24 August 2014

Get Lost to Get Found: A Field Guide to Getting Lost

A friend sent this because we were talking about making plans (or, more accurately, not making them). I've written more than one essay about plans on this space and thought the quotes were interesting. The block quite is from a book by Rebecca Solnit, and the pull quote is Maria Popova from the surprisingly good Brain Pickings.

But unlike the dark sea, which obscures the depths of what is, of what could be seen in the present moment, the unknown spills into the unforeseen. Solnit turns to Edgar Allan Poe, who argued that “in matters of philosophical discovery … it is the unforeseen upon which we must calculate most largely,” and considers the deliberate juxtaposition of the rational, methodical act of calculation with the ineffable, intangible nature of the unforeseen:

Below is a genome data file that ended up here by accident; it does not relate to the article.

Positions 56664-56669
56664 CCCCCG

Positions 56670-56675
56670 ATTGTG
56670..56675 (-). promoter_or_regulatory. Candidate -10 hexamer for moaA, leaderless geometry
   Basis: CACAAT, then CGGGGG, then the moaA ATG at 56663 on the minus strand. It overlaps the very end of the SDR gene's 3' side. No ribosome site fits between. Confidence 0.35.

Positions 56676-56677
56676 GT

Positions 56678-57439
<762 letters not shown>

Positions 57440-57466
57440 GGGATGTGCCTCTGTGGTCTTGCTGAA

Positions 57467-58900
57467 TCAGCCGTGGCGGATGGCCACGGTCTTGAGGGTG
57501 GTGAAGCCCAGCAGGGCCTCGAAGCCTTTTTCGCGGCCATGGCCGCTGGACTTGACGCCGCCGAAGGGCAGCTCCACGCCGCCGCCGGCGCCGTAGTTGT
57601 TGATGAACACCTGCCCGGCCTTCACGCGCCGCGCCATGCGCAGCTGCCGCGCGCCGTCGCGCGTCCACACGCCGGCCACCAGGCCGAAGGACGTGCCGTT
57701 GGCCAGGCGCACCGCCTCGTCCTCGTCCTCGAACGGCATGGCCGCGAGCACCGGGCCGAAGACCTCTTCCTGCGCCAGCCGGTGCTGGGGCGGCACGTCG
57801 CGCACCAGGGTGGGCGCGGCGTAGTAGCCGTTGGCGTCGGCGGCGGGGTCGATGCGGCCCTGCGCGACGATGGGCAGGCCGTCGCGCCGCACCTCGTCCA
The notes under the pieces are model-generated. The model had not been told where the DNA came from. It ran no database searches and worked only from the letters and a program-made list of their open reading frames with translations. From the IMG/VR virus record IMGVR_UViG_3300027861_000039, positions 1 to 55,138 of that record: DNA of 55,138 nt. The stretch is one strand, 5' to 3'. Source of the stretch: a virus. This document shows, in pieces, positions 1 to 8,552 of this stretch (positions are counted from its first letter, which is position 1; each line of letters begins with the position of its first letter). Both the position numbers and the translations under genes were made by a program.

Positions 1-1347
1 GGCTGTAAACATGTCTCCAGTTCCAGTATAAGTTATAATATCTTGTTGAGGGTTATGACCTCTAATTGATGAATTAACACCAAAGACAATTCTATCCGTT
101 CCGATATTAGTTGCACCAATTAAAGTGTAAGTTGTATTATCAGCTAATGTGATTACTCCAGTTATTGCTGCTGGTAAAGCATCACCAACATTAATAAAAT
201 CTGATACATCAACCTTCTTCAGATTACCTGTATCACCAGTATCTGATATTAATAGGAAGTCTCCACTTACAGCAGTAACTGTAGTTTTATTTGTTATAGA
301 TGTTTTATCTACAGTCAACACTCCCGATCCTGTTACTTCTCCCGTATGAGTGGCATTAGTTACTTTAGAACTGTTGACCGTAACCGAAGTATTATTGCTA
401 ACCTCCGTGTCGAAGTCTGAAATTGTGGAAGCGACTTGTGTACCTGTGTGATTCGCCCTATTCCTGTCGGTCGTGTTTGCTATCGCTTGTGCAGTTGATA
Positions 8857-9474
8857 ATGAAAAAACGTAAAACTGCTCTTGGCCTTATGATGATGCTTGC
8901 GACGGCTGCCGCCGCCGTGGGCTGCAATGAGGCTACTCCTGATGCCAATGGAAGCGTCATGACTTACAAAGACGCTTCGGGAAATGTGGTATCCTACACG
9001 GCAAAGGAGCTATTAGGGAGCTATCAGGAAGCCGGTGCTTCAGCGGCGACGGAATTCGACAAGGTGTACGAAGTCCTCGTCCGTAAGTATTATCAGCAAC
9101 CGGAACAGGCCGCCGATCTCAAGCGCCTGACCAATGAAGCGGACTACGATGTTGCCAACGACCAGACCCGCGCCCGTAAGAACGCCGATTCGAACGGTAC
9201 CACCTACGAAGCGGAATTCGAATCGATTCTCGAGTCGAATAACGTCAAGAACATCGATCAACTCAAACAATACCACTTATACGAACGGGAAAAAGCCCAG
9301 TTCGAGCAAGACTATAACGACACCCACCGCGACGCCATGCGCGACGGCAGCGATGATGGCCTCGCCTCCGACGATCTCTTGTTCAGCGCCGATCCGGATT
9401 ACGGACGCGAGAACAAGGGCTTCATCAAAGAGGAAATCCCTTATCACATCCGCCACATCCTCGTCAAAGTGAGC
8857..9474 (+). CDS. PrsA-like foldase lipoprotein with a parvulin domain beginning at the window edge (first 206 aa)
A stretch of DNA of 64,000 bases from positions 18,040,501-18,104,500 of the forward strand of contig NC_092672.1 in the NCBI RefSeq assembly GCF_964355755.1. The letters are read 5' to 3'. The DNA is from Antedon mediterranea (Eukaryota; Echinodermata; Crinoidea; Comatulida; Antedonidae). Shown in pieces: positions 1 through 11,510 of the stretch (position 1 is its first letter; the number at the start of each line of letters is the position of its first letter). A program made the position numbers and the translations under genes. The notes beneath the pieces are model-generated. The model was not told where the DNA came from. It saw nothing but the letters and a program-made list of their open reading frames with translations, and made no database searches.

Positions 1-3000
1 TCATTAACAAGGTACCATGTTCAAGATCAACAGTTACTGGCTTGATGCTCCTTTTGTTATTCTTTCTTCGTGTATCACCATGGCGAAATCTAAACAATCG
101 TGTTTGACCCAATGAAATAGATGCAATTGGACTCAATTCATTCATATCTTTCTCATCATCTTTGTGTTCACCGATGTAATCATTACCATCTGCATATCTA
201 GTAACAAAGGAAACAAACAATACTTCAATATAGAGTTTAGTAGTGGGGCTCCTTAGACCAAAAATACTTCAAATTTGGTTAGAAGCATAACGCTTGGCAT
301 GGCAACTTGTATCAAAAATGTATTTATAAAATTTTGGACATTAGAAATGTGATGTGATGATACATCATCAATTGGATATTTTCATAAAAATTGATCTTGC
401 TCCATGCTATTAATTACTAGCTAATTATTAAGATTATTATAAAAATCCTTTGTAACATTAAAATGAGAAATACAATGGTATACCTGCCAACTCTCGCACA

How do you calculate upon the unforeseen? It seems to be an art of recognizing the role of the unforeseen, of keeping your balance amid surprises, of collaborating with chance, of recognizing that there are some essential mysteries in the world and thereby a limit to calculation, to plan, to control. To calculate on the unforeseen is perhaps exactly the paradoxical operation that life most requires of us.

Kind of dense but it can't all be puppies and babies and babies and puppies around here.

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